Slight cracks have begun to appear in the once-flawless wall of West European support for Britain in the Falklands crisis.
Few observers have suggested that the wall will collapse tomorrow, forcing Britain to reconsider its commitment to winning back the islands. But some NATO watchers have started to worry.
Initially, support for Britain was quick and tough.
Argentina invaded the islands April 2, and within days the 10 European Community (EC) countries had slapped an arms embargo on Argentina and banned Argentine imports worth almost $2 billion a year. Such action was unprecedented in EC history.
Officially the EC and almost every other country in Western Europe remain as steadfast--at least diplomatically--behind their British ally today as they were five weeks ago.
(An exception is Ireland, which denounced Britain as the aggressor May 4 and said it would seek an immediate UN Security Council meeting to propose a resolution to end the fighting, Reuters reported.)
On May 3, EC President Leo Tindemans, the Belgian foreign minister, restated the EC's ''solidarity'' with Britain. And in Strasbourg last week, foreign ministers from 21 countries of Europe repeated an earlier demand for an immediate withdrawal of Argentine forces from the Falkland Islands.
Beneath the official rhetoric, however, lie serious misgivings among some senior government planners and the public alike over the direction of British policy--especially with the May 1 and May 4 bombings of the airstrips on East Falkland Island, and the sinking of two Argentine ships May 2.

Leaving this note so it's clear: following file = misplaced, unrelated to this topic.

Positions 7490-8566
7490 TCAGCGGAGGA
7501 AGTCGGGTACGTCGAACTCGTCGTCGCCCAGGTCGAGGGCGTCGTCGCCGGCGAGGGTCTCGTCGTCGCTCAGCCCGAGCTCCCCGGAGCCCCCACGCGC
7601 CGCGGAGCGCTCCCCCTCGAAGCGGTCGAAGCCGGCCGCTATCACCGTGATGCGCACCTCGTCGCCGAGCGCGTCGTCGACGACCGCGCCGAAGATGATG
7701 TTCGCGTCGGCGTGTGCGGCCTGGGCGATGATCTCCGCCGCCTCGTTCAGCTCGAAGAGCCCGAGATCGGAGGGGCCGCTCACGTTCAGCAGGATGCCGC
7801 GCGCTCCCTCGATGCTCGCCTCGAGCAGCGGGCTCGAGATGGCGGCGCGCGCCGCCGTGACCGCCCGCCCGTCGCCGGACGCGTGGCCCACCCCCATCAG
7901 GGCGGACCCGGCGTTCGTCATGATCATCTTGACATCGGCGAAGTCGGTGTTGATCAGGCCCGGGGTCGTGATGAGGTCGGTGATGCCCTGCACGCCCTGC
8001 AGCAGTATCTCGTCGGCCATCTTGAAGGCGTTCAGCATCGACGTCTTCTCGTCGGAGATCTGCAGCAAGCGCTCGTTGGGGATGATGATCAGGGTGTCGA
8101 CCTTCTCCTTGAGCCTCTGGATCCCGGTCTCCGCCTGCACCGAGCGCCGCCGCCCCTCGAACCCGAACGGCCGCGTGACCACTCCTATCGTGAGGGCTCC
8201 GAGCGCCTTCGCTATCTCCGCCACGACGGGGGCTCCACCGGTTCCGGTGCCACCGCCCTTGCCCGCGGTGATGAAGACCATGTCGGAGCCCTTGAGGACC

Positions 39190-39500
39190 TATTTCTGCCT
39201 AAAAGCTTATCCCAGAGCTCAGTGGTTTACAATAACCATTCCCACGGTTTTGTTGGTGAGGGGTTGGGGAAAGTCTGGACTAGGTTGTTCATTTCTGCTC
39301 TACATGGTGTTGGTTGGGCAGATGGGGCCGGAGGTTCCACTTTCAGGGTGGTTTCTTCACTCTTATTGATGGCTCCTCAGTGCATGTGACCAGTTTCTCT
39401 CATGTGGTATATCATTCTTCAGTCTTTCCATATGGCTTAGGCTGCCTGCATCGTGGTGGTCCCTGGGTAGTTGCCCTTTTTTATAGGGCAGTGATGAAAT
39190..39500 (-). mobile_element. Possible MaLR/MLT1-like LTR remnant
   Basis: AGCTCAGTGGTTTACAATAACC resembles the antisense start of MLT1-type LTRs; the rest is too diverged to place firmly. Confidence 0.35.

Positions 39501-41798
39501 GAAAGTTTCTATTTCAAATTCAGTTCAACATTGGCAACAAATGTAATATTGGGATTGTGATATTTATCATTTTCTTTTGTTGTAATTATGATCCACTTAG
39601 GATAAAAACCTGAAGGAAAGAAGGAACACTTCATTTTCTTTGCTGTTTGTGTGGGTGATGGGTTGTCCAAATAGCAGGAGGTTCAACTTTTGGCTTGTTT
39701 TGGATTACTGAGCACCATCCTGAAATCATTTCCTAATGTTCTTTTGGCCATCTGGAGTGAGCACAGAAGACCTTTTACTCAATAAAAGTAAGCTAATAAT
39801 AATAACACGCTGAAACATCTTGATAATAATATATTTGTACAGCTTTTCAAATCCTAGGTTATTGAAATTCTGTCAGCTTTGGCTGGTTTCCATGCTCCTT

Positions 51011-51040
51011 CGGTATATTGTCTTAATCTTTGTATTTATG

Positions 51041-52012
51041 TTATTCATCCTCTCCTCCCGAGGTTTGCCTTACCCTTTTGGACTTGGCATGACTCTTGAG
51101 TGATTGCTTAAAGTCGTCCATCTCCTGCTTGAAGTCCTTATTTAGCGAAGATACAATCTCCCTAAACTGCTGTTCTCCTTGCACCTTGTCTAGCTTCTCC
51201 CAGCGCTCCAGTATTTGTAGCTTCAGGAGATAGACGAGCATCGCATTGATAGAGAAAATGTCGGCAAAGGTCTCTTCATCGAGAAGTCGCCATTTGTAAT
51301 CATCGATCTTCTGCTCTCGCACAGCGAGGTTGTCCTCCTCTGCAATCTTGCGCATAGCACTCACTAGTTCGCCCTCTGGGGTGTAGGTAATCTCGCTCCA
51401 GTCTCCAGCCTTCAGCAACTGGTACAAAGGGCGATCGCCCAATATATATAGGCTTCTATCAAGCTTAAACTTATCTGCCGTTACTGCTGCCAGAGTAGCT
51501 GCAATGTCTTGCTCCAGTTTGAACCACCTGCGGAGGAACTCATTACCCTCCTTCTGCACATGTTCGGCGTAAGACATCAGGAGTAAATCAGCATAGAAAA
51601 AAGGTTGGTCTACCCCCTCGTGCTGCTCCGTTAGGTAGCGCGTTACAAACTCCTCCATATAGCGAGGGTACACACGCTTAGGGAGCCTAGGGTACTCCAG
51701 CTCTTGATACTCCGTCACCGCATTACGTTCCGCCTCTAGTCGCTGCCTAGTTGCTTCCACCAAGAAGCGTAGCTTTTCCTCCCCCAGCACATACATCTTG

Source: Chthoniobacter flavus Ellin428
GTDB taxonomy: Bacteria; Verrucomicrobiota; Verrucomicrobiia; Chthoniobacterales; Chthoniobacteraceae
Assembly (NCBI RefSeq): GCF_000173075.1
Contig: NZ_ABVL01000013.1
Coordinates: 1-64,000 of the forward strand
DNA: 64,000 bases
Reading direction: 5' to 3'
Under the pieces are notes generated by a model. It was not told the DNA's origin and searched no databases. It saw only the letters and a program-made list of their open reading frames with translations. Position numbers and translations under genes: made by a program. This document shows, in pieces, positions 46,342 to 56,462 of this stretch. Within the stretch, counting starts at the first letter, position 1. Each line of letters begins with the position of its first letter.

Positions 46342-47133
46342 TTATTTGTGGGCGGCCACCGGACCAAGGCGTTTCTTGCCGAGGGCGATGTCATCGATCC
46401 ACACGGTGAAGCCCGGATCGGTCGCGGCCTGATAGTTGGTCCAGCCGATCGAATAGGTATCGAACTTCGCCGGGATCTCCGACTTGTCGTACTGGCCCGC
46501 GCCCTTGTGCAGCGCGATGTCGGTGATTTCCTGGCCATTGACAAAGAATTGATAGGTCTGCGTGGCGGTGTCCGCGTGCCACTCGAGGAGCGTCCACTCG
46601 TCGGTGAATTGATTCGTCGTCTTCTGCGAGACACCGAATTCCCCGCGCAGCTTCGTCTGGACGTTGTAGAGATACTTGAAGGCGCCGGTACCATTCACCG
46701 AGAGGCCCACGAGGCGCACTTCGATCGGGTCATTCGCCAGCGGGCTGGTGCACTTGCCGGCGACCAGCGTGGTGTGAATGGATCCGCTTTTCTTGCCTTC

Those concerns, according to diplomatic sources, were reflected at a meeting of top EC foreign ministry officials in Brussels May 4. Several countries, including West Germany, Italy, Denmark, and Ireland, said that they may not be prepared to extend the imports ban against Argentina beyond May 17, the agreed expiration date.
Privately, government officials in West Germany (Argentina's most important trading partner in Western Europe) have expressed concern over Britain's willingness to use military force before all diplomatic efforts to resolve the conflict had been exhausted.
Chancellor Helmut Schmidt was reported in the news magazine Der Spiegel to have told his Cabinet last week that West Germany had not given Britain a blank check. The magazine said that Mr. Schmidt privately regards Britain's Falklands operation as anachronistic and a danger to international relations.
In France, which has islands of its own to consider, official support for Britain remains unflinching, although the Paris daily Le Monde May 4 showed some unrest by saying that the British military operations would ''unleash a formidable anti-European wave in most Latin American countries.'' The newspaper called the conflict a gift to the Soviet Union.
But in Italy--where a willingness to continue to apply diplomatic and even some economic pressure on Argentina still exists - fears for the lives of thousands of Italians and Argentines of Italian ancestry have been rising in proportion to the escalation of the conflict on the battlefield.
For the smaller countries in Western Europe, including Belgium and the Netherlands, there is ''no question''--as one Belgian official put it--of following the US lead and offering military support to Britain.
At some international meetings recently even neutral Switzerland has been cautioning against backing Britain too far.
Spain--an EC and NATO candidate--has declared its support for Argentina.